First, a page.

What is your primary English translation?

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Posts 250
Gary Osborne | Forum Activity | Replied: Tue, Apr 25 2017 6:25 PM

1.  NASB

2.  NKJV

3.  NIV ('84)

4.  LEB

5.  NLT

I feel like that grouping gives me a diverse enough set to work with.  Literal translations from both the CR and TR, along with a solid dynamic equivalent and updated semi-paraphrase without going off the reservation entirely (i.e. Message).  

Posts 128
Russel Taylor | Forum Activity | Replied: Wed, Apr 26 2017 12:35 PM

In Logos, I normally use EOB:NT, RSV2CE, KJV + Apocrypha, and NABRE.  For the LXX versions of the Old Testament, I normally use Brenton or Lexham English Septuagint.  I hope that Faithlife produces the Orthodox Study Bible soon, despite its lousy 'Gathering Interest' status (and it had better be more than just the Notes, as the title implies!)

Posts 690
Kiyah | Forum Activity | Replied: Thu, Apr 27 2017 6:24 AM

I primarily use the NRSV because I'm in seminary and that's what my professors require for in-class reading and for the papers that we write.  I have come to actually prefer it over other translations because it's a good all-purpose translation (devotional reading, study/exegesis, teaching/preaching, congregational reading, etc).  I mostly used the NIV before I started school since that's what my previous church used and that is the bible that I used as a young adult beginning to study the bible for myself.

Here are my top bibles:

1. NRSV - Balance b/t Formal/Dynamic, easy to read, transparency in footnotes to textual issues, has the Apocrypha, scholarly, incorporates DSS

2. LEB - I've been using this a lot more lately to check my translations from the Greek

3. ESV - Similar to the NRSV in structure but evangelical theological perspective, great comparison text for the NSRV

4. NABRE - Detailed helpful footnotes, different (catholic) theological perspective

5. JPS Tanakh - Great comparison text for OT study (I wish Logos would make a reverse interlinear for it), Jewish perspective, MT textual basis

6. CEB - Uses non-traditional language for theological terms, fresh translation, easy to read, has the Apocrypha

 

Posts 6890
DAL | Forum Activity | Replied: Thu, Apr 27 2017 7:17 AM

NKJV, NASB 1977 & 95, NIV1984 and Jewish NT plus Tanak.  The only old English Bible that I use is the ASV 1901.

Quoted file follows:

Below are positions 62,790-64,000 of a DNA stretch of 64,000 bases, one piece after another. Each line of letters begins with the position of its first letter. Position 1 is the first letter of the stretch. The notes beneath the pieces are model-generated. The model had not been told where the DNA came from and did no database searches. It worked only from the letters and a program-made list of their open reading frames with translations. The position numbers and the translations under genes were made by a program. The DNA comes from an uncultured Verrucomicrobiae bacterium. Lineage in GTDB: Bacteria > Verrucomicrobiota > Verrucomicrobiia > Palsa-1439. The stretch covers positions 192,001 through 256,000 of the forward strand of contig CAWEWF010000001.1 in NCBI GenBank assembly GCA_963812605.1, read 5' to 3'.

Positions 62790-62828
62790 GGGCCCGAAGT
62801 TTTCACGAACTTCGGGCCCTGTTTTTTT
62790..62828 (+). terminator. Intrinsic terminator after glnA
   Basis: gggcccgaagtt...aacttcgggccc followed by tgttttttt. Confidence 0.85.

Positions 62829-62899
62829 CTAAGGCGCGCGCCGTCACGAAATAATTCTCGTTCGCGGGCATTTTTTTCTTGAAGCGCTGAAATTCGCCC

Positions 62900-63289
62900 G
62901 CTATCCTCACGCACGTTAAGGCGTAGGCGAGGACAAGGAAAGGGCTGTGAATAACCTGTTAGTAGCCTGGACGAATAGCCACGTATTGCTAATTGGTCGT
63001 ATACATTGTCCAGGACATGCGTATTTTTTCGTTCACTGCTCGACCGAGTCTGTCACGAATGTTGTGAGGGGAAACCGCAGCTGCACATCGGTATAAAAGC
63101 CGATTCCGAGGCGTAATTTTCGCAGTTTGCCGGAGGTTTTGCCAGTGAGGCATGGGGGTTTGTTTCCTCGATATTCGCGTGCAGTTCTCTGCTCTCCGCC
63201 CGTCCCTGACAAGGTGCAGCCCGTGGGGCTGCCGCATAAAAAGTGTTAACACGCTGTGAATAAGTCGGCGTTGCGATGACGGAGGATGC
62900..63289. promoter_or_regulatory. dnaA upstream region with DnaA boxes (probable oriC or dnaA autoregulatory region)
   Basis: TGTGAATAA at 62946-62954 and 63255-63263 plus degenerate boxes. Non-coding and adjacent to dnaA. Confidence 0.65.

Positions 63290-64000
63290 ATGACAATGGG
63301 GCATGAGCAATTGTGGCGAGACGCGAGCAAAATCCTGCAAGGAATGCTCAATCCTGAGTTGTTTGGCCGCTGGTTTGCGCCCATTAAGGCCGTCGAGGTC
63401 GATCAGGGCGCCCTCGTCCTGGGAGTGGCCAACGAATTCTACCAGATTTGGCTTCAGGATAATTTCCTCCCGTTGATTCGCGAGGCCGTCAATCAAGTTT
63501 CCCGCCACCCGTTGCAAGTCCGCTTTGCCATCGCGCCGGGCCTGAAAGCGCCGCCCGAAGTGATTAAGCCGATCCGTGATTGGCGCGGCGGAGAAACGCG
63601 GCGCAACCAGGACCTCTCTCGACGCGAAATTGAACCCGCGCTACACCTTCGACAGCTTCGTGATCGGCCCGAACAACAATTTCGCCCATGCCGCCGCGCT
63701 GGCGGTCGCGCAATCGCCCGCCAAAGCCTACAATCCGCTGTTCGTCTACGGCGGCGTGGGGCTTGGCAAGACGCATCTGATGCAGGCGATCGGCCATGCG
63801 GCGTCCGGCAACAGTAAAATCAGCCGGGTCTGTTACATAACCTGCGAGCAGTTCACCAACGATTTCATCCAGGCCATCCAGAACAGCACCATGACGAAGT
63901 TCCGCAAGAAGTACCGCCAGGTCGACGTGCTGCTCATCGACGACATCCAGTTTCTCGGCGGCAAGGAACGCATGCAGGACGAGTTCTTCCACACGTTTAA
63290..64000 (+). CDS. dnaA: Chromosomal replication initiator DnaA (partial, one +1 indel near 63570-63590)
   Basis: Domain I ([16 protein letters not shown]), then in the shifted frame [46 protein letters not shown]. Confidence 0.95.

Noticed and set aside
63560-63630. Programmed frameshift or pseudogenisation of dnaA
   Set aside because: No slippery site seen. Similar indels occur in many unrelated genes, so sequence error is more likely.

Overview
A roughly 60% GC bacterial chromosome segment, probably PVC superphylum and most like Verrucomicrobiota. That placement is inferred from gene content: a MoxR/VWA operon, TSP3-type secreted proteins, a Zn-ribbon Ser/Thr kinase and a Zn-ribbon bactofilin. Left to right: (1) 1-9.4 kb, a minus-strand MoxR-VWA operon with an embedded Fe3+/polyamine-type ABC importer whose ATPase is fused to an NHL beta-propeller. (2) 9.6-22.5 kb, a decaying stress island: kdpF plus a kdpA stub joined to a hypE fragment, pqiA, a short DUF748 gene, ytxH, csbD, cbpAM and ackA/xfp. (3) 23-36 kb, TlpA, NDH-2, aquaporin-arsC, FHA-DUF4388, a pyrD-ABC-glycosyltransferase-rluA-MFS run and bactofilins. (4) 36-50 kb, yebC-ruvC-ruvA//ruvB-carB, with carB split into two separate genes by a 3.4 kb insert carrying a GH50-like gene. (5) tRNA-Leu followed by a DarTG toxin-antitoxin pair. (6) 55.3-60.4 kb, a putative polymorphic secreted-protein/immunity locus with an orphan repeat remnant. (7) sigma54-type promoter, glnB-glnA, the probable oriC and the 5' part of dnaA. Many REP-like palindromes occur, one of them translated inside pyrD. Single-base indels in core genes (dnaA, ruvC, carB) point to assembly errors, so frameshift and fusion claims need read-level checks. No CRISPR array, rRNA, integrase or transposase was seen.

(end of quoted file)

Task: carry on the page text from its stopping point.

Surprisingly some places won't hire you unless you use KJ 1611 or ASV 1901 funny 😂 

DAL

Posts 2363
mab | Forum Activity | Replied: Fri, Apr 28 2017 1:34 PM

My top three are ESV, CJB and TLV in Logos. I am starting to use Fox's Five Books of Moses for Parashah readings

I can't work at all anymore without looking at the Greek text for any length of time. It's not a matter of having good translations. I can't even explain it. I always see something better.

The mind of man is the mill of God, not to grind chaff, but wheat. Thomas Manton | Study hard, for the well is deep, and our brains are shallow. Richard Baxter

Posts 479
Liam & Abi Maguire | Forum Activity | Replied: Fri, Apr 28 2017 11:16 PM

For reading, studying, preaching, etc. I use the NIV2011. Sure it isn't perfect but I believe it does a good job of balancing accuracy and meaning. This balance is primary for me in a bible translation.

In the Text Comparison tool I use the following in this order (reflecting the translation spectrum).

1. ESV

2. CSB

3. NIV2011

4. NCV

5. NLT

A note for all those praising their word for word versions (nothing wrong with that) can I refer you to Bill Mounce's plea for us to stop using the word 'literal' when what we really mean is word-for-word: https://billmounce.com/monday-with-mounce/what-%E2%80%9Caccurate%E2%80%9D-translation

Cheers. Liam ;-)

Carpe verbum.

Posts 3734
Francis | Forum Activity | Replied: Sat, Apr 29 2017 2:28 AM

For personal use, I prefer the NASB95. I have used the ESV occasionally but see little advantage to it over the NASB95. The audio ESV in Logos is nice though.

Otherwise, I have to use the NRSV because it is used more widely in academic settings. It is also handy to consult the deuterocanonical books as needed. 

I use the NIV only in services because this is the text my church uses. 

Every blue moon or so, I may read in the NLT for a change. I find it useful to get through more tedious sections (long genealogies, census lists and descriptions of the tabernacle and temple measurements, construction, and furniture). 

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